Every day in 10,000 classrooms, atheistic teachers are telling their gullible students that man is merely an animal, `highly evolved,' of course, but still an animal with no immortal spirit. "The vast majority of these evolutionists have long ago denied the existence of the God of the Bible."F16 Their theory of evolution is itself a blatant and unprovable lie; and the ultimate consequences of any society's accepting it are certain to terminate in the absolute destruction of that society.
If man is only an animal, it is not a sin to commit murder, robbery, mayhem, adultery, or anything else that the unregenerated mind may choose to do. Let the gullible fools who are teaching the theory try to explain the necessary implications of it in any other way. It is not wrong for fishes to eat one another, nor for animals to kill each other. It is not wrong for dogs to kill either cats, other dogs, or any other animal.
If man is but an animal, he is not responsible or in any other manner guilty if he commits murder. Clarence Darrow, one of the most famous criminal lawyers of this century, defended the brutal, senseless sex-murder of a young boy, pleading that, "The conduct of man or the other animals is no more subject to whim or choice than the action of the planets."F17 Is it true? Certainly, if man is merely an animal.
If our stupid and grossly wicked society really wants the explanation of the irresistible tidal wave of violent crimes which are destroying our cities and threatening the collapse of civilization itself, they must find it in this very conception, i.e., that there is no God and that man is merely an animal.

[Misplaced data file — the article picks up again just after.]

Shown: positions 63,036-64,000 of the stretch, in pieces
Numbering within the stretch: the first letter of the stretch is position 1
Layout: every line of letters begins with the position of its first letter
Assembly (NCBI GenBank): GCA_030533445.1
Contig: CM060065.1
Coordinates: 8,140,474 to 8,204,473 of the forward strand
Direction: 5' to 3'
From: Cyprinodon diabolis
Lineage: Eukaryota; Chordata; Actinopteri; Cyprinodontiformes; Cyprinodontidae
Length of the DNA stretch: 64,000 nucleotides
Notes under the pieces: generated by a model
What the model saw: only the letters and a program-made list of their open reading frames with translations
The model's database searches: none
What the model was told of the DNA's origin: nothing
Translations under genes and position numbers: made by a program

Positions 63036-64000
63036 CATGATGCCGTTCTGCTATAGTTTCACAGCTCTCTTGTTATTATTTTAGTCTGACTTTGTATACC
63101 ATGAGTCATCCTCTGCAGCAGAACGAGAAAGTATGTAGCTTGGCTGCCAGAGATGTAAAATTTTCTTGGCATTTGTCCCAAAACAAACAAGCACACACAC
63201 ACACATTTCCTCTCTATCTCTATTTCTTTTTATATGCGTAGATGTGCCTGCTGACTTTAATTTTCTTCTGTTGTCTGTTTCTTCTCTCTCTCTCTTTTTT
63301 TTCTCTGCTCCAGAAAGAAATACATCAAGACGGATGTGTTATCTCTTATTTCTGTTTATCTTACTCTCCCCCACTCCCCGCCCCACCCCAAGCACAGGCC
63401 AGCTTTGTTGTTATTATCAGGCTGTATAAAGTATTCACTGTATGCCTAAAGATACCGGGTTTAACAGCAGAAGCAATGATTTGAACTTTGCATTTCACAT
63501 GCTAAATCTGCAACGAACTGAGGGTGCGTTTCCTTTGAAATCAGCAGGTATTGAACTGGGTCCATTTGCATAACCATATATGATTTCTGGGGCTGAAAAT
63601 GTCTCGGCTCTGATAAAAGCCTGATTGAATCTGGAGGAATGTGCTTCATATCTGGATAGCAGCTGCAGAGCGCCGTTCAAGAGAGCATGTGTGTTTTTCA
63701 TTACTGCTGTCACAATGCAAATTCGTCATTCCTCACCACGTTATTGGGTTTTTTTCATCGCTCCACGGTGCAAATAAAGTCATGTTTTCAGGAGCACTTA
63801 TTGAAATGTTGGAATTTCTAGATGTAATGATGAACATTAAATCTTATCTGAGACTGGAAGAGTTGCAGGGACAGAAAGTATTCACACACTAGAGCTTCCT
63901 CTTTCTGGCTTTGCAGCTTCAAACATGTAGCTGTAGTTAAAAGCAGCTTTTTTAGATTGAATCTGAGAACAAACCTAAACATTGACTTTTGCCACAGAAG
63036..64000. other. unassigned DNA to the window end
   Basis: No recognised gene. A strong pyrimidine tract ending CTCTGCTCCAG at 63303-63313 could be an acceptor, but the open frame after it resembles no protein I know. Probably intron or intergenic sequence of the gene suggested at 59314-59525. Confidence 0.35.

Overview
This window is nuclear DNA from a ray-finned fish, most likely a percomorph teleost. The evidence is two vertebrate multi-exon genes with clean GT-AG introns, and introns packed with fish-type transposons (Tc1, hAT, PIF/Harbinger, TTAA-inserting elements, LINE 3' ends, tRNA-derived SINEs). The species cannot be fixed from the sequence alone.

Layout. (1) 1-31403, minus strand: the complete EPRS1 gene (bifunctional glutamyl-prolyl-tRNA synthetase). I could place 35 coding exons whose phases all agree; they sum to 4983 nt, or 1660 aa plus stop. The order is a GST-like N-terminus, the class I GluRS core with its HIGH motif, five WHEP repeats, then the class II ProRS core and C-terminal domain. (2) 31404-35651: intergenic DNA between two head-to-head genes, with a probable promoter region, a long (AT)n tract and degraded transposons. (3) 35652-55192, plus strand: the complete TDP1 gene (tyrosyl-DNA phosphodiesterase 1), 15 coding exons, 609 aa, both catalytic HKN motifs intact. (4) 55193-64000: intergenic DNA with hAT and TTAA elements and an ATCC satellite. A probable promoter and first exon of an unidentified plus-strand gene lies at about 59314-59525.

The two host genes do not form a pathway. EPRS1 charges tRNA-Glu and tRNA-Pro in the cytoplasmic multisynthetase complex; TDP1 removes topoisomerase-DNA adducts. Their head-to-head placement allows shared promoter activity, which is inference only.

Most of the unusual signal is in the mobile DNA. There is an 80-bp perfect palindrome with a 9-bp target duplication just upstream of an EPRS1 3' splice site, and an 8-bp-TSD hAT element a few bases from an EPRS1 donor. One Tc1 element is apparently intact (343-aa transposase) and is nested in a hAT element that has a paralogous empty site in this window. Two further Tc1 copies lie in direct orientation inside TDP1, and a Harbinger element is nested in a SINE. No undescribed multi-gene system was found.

There is only one reason why it's wrong for one man to kill another; and that reason is that every man is created in the image of God; and his destruction is against God Himself. A godless society has no more rights than a society of brown rats. God help our deluded generation to find the way back to sanity before it is too late! Many in our current culture have not yet caught on to the truth which was so bluntly stated by Clarence Darrow; but a whole generation of young criminals have already adopted it.
Oh, but it is against the law to commit murder! How is this so? It is true because the Ten Commandments, given by God Himself, are recognized in 47 of the 48 contiguous states of our beloved nation as the basic law of the land. Let the atheists have their way long enough and they'll remove that, just like they did prayer in the public schools. In fact, by the removal of the death penalty for murder, they have already contradicted the God-commanded execution of capital punishment upon every human being guilty of murder. Yes, God commanded that every murderer should be put to death (Genesis 9:6); and that is not an option, it is a Divine order. God help America to wake up!
Footnotes for Ecclesiastes 3
1: Barnes' Notes on the Old Testament (Grand Rapids: Baker Book House, a 1989 reprint of the 1878 edition), Eccl., p. 95.
2: The New Layman's Bible Commentary, p. 743.
3: The Anchor Bible Commentary (Garden City, New York: Doubleday and Company, 1972), Vol. 18, p. 221.
4: James Waddey, p. 22.
5: The Pulpit Commentary, Vol. 9b, p. 59.
6: Peake's Bible Commentary by Arthur S. Peake (Edinburgh: T. C. and E. C. Jack, Ltd., 1924), p. 413.
7: The Anchor Bible Commentary, op. cit., p. 221.
8: Barnes' Notes on the Old Testament, op. cit., p. 96.
9: The New Bible Commentary, Revised, p. 573.
10: James Waddey, p. 23.
11: Ibid., p. 5.
12: Ibid., 25.
13: Peake's Bible Commentary by Arthur S. Peake (Edinburgh: T. C. and E. C. Jack, Ltd., 1924), p. 413.
14: Barnes' Notes on the Old Testament, op. cit., p. 97.
16: James Waddey, p. 26.
17: Clarence Darrow, Autobiography, (New York City: Charles Scribner's Sons, 1932), p. 76.